Photo: Looking east-northeast to Mount Blane from the junction of Highway #40 and Kananaskis Lakes Trail; "The Blade" at right
- 2993 m (9,820ft)
- First Ascent
- Naming History
Located in the Kananaskis Valley between King Creek and the headwaters of Evan Thomas Creek
Visible from Highway: 40S, 742
Ascent Party: P.J.B. Duffy, G. Hohnson, D. Kennedy, F. Koch (Koch was killed by a falling rock during the ascent.)
Named for: Blane, Sir C.R. (Sir Blane served in the Royal Navy during WW I. He was lost while serving aboard HMS Queen Mary when the ship was sunk during the Battle of Jutland during WW I.)
From the junction of the Kananaskis Lakes Trail and Highway #40, the near vertically dipping beds of Mount Blane are most impressive as is a distinctive notch with an isolated summit on its southern ridge known as The Blade. The mountain may also be seen from various locations in the City of Calgary where views up the Elbow River Valley are possible.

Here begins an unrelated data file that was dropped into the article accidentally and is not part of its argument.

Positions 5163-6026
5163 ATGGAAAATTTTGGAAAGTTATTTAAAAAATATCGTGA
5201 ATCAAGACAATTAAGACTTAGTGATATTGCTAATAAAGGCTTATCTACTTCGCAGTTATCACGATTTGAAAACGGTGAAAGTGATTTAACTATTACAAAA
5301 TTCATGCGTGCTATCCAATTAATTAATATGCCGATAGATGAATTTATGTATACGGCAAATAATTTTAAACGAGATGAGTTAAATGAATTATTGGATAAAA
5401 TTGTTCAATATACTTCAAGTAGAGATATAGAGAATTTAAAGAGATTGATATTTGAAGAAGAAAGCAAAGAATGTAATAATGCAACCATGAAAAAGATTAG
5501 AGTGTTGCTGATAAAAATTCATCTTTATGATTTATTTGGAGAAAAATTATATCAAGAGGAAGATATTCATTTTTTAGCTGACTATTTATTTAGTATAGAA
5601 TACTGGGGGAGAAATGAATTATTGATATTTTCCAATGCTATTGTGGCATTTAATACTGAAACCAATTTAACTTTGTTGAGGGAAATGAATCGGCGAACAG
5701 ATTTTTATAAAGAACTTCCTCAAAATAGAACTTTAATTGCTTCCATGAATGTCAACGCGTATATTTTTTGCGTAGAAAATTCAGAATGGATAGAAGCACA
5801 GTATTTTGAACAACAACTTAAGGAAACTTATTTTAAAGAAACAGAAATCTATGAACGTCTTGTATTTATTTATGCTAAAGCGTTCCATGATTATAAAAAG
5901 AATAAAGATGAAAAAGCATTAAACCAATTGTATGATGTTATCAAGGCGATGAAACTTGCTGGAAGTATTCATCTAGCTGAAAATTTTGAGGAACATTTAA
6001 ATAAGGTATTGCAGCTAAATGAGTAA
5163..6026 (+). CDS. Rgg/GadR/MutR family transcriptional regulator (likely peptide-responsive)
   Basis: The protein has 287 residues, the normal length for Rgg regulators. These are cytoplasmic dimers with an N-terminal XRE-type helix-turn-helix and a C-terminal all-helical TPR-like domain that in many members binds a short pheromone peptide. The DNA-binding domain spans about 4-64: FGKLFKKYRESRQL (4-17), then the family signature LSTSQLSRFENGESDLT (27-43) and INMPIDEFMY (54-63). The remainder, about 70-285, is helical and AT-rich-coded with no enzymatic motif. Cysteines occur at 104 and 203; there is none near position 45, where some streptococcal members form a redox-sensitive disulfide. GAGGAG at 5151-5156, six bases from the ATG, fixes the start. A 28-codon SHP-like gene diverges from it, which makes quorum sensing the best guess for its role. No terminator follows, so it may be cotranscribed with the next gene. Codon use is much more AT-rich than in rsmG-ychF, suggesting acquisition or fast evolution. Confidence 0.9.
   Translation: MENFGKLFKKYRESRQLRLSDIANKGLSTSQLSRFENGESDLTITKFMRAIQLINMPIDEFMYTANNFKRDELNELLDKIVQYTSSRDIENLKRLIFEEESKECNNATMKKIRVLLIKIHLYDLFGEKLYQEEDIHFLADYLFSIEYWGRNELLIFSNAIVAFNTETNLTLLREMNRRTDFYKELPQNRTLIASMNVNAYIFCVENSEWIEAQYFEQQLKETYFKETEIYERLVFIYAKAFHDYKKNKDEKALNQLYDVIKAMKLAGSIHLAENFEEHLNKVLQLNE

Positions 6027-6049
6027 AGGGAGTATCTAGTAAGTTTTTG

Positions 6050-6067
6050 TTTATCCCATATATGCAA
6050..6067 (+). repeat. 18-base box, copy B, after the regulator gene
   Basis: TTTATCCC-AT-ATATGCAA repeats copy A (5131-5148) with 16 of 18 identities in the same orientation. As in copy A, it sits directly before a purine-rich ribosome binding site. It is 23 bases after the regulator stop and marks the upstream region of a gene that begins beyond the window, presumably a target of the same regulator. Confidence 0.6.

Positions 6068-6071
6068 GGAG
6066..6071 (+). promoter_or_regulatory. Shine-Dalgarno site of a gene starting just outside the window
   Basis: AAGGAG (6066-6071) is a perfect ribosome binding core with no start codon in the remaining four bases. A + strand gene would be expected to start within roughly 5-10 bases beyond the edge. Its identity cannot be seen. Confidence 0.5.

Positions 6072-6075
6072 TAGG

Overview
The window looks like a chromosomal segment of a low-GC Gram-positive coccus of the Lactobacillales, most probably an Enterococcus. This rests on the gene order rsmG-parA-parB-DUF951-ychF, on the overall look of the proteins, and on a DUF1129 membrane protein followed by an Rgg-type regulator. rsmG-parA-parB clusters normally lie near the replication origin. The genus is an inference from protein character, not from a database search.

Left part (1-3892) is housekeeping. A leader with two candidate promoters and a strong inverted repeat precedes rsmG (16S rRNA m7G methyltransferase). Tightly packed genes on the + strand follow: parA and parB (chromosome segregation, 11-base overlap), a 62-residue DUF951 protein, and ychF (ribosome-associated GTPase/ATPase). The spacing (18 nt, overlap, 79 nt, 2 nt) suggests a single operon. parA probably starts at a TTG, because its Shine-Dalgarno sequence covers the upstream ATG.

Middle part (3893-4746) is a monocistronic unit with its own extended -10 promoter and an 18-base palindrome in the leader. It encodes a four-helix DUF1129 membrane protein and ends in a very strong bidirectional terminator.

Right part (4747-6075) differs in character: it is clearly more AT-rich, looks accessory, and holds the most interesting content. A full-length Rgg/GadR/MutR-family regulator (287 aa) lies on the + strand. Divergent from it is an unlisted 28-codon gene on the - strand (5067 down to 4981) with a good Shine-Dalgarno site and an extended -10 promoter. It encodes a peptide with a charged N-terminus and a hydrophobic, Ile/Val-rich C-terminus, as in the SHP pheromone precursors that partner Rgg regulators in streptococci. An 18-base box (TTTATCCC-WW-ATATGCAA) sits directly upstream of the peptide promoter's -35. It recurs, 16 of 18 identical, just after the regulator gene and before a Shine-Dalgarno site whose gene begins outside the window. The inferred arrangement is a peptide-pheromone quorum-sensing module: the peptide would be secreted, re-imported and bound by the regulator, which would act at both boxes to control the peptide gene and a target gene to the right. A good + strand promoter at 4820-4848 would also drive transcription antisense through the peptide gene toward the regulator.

According to official government records, Mount Blane was named after Sir C.R. Blane, "commander" of the battle cruiser HMS Queen Mary which was part of Rear Admiral Brock's squadron and which was destroyed in the battle. However, the records of the Battle of Jutland indicate that C.I. Prowse was the captain of the Queen Mary and no mention is made of a C.R. Blane. It is thought that Blane was one of a number of "commanders" aboard the ship and it is known that he was killed during the Battle of Jutland. We do not know why he and not Prowse was chosen to be honoured in this way.
In September, 1955 after completing the first ascent of the mountain, P.J.B. Duffy, D. Kennedy, and G. Johnson left the summit followed by the fourth member of the party, F. Koch. After descending to a narrow ledge that they had nicknamed, "The Goat Walk", Koch did not appear and the others could not find him. The next morning Koch's body was found. It appeared that he had been struck by a falling rock.